Although most fitness experts agree that sit-ups are not the most effective core strengthening exercise, there are benefits of sit-ups, including the following:
#1: Sit-Ups Strengthen Your Abs
Sit-ups are primarily an exercise for the abs, so sit-ups work the rectus abdominis, internal and external obliques, and transversus abdominis muscles, though the focus is mainly on the rectus abdominis, which is the central, “six-pack” abdominal muscle.
The abdominal muscles are part of the core, the collective group of muscles in the trunk that spans from the diaphragm up top to the pelvic floor muscles on the bottom.
The core muscles include the abdominal muscles mentioned, as well as muscles of the back such as the erector spinae and multifidus muscle group.
Some people also consider the glutes and hip muscles as part of the core.
Additionally, a strong core is important in injury prevention and for performing activities of daily living like lifting children, carrying groceries, climbing stairs, and putting things up on a high shelf.
For example, studies suggest that the benefits of a strong core include improving balance and stability, improving posture, decreasing the risk of low back pain, improving lower limb function, and reducing the risk of sports or work-related injuries.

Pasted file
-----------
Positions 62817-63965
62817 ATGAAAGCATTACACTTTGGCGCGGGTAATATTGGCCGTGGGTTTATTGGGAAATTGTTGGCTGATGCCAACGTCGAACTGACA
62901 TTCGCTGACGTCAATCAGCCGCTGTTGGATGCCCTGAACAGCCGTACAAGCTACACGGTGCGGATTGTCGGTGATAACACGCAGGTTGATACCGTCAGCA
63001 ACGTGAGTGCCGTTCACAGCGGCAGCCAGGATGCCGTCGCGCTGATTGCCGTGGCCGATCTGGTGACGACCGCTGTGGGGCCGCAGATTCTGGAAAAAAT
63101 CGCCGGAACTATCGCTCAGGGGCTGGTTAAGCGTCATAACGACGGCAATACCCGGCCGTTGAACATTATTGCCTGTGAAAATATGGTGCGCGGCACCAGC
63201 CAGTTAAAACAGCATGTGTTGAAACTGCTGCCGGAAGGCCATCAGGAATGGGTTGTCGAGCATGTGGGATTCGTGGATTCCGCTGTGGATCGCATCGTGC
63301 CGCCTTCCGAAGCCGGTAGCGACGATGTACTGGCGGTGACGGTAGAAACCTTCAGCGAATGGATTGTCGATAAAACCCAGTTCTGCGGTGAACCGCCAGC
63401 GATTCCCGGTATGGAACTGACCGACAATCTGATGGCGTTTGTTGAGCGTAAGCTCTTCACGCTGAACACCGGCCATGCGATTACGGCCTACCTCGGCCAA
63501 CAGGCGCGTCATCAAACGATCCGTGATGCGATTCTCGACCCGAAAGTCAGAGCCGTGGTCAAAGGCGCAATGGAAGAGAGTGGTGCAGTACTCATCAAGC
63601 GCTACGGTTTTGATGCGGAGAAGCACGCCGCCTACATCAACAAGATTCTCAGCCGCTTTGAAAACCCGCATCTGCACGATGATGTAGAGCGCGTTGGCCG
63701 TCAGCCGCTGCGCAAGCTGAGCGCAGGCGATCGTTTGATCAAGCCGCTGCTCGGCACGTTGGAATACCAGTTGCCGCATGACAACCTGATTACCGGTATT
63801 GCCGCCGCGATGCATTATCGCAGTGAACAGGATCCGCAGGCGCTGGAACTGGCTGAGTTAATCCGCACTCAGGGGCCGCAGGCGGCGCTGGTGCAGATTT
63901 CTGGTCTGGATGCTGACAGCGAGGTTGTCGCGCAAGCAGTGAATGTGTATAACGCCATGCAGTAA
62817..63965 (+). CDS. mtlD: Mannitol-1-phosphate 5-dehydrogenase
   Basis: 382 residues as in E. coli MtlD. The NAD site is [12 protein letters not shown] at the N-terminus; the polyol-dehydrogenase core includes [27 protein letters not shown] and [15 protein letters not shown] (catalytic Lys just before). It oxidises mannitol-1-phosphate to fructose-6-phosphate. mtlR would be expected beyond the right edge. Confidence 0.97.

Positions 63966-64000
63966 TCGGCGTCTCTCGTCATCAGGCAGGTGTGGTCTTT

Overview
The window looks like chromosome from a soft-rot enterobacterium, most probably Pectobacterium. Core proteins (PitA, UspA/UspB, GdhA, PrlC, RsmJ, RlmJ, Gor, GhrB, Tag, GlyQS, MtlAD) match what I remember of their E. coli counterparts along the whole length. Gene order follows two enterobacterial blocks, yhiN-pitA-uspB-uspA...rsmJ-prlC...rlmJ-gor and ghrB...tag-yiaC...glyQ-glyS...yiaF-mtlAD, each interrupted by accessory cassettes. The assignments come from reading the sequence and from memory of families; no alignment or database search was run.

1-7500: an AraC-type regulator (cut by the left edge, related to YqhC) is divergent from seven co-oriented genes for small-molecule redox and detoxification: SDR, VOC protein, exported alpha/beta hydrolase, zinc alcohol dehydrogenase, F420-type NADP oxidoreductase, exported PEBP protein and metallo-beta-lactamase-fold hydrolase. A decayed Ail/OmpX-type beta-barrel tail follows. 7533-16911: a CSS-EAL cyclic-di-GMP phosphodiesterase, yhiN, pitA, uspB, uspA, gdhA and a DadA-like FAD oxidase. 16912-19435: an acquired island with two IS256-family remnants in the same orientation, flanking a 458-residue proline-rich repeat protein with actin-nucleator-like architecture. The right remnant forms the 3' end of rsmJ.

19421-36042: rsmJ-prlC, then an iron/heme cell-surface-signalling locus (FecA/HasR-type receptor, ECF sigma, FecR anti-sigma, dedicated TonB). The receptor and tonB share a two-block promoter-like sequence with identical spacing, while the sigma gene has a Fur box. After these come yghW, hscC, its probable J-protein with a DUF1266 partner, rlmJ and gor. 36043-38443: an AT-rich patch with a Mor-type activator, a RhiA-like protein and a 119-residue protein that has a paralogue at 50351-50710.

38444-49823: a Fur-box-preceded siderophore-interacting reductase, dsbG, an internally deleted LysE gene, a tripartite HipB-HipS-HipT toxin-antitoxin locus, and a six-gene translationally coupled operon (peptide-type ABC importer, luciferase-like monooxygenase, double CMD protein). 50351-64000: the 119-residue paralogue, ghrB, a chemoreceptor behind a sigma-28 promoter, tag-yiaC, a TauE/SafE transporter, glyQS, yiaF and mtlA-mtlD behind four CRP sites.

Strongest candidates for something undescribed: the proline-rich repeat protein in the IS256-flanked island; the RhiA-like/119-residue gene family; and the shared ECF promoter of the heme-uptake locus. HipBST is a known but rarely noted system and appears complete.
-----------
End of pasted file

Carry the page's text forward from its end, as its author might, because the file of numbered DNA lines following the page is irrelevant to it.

#2: Sit-Ups Strengthen Your Hip Flexors
Although sit-ups predominantly target the abs, the exercise also works the hip flexors.
The hip flexors are a group of muscles along the front of the hip and pelvis on either side of your groin that helps flex the leg or bring the leg up towards the trunk.
The primary muscles in the hip flexor group are the psoas major and the iliacus (together called the iliopsoas), but the rectus femoris (one of the quad muscles), sartorius, and pectineus also are involved in hip flexion.
The hip flexors play an important role in forward movement during running and walking because they flex the hip so that you can lift your leg and advance it forward for the next stride when transitioning from the stance phase of the gait cycle to the swing phase.
#3: Sit-Ups Do Not Require Exercise Equipment
As a bodyweight exercise, sit-ups do not require any type of exercise equipment, which makes it easy to perform sit-ups in at-home workouts, outdoor park workouts, or when you are traveling and don’t have access to a gym.
#4: Sit-Ups Are Easy to Learn
One of the benefits of sit-ups is it is a beginner-friendly exercise. Sit-ups are relatively easy to learn how to do and more approachable than advanced core exercises like V-ups and Russian twists.
This can make the sit-up a good exercise for beginners to do to build a little initial core strength and improve the mind-body connection with the abdominal muscles before taking on more challenging and effective core exercises.
If you have mastered the sit-up, and would like to look at some more challenging core exercises, try out our plank variations!